Obviuously this is only under gentle braking, any harder and the intertia reel locks preventing the seat moving.

Is this normal??
Bit confused on this one mate..Maybe it is combination of 'getting used to it thing' and can you not recline a bit more, or is due to your previous question?
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      01-17-2011, 07:58 AM   #43
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No mate, the seat back is on a loose hinge pivot, it just flops forward or backwards.

The base (which is isofix) is rigidly fixed to the car seat and the booster backrest just falls back with gravity into the car seat backrest.

The recline system works by moving the child seat base forwards on catches (extending the isofix anchor arms), allowing the back to fall back further - if you get my drift.

Normally the booster seat back is held against the car seat back with the weight of the child, but when you brake it all leans forward (pivoting at the back of the base) if your braking is not heavy enough to lock the intertia reel.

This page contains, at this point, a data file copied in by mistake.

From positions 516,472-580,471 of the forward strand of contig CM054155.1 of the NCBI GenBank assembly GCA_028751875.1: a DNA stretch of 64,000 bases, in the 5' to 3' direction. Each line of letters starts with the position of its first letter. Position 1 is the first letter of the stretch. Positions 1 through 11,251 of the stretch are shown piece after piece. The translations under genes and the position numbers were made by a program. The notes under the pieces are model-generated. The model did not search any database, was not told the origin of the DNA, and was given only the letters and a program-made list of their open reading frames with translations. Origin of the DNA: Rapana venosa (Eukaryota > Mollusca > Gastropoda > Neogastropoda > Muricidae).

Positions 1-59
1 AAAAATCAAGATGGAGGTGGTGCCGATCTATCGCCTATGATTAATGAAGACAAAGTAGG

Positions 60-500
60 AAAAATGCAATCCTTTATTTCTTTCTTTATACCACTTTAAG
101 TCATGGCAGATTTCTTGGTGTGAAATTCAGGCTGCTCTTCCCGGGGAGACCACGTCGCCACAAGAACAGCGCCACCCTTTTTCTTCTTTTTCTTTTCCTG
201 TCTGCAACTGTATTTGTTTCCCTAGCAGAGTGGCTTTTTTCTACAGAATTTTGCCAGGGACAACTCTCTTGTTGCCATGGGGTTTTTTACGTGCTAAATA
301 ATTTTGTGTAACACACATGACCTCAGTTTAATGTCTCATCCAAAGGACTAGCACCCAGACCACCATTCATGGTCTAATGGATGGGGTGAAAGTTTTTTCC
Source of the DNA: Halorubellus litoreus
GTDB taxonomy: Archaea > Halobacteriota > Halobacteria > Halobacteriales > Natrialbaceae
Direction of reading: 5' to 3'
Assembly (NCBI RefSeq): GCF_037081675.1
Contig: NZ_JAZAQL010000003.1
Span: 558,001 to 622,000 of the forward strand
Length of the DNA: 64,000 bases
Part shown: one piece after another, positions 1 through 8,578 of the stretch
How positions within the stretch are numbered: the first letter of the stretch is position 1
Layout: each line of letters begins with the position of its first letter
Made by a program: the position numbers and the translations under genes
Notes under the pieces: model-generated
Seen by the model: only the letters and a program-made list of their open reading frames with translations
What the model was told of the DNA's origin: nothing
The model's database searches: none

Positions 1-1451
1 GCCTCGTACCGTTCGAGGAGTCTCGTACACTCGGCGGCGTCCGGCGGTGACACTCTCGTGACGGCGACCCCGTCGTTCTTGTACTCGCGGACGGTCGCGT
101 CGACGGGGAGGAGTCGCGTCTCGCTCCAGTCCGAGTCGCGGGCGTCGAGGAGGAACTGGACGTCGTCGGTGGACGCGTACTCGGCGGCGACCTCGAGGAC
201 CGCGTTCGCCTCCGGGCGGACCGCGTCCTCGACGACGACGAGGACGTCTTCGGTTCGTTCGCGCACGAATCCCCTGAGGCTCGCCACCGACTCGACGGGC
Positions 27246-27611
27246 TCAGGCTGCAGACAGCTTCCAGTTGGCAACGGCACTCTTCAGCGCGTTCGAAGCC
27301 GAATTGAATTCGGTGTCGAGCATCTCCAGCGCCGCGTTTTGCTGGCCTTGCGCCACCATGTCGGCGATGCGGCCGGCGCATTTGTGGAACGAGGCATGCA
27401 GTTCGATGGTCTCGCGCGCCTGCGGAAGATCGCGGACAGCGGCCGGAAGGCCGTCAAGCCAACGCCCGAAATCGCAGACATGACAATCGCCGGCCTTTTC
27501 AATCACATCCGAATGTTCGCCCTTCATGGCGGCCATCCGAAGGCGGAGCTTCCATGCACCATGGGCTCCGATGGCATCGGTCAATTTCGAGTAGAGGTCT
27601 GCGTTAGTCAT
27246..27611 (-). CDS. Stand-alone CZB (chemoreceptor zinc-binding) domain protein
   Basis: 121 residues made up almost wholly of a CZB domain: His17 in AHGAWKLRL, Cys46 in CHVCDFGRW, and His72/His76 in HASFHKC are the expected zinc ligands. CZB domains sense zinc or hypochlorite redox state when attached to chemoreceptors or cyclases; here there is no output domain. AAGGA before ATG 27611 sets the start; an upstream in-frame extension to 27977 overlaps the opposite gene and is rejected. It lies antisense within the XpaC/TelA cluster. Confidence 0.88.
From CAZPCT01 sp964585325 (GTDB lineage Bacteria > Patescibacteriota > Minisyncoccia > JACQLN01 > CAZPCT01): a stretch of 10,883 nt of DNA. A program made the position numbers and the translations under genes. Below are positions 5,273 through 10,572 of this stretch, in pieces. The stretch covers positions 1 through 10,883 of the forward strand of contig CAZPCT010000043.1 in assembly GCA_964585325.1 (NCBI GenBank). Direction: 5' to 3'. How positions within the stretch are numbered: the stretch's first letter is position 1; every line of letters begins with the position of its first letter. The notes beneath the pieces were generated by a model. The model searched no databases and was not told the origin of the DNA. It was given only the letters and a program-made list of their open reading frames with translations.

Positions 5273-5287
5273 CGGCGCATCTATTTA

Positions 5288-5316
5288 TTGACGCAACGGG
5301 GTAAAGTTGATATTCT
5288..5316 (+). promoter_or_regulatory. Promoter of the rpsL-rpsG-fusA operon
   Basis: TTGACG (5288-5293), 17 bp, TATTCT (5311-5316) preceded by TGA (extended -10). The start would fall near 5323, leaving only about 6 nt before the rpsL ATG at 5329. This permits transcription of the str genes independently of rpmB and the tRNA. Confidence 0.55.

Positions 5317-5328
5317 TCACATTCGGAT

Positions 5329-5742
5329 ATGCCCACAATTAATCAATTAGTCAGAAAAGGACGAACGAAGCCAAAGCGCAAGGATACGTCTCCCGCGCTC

This is an isofix seat, so the base will never move, but if you have a seatbelt-only booster seat then surely the whole thing moves when you brake as the belts are not 'clamped' by the seat?? (just like an adult will move / lean in a seatbelt if you don't brace with your feet / arms. Obviously when your child seat is empty, you still need to belt it up to stop it flying round the car!! That's one reason I got an isofix one.

Our Group 1 seat had 'clamps' on the seatbelt to hold it in position, but with these grp 2/3 boosters the seatbelt just goes over the seat & child just like an adult. I suppose thats the whole point, the child and seat are both held by the seatbelt, whereas in smaller seats, the seat is secured to the car and then the child is secured in the seat separately.

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      01-17-2011, 08:36 AM   #44
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hmm, not sure I like the sound of that mate.

The Britax seat back is locked/fixed - just checked. Maybe has a 1/2 inch play but that's as the whole seat pivots on the isofix mount (when as you say the inertia real would lock on the seat belt)

So when the lil' chap is sitting in it, the seat back is rigid.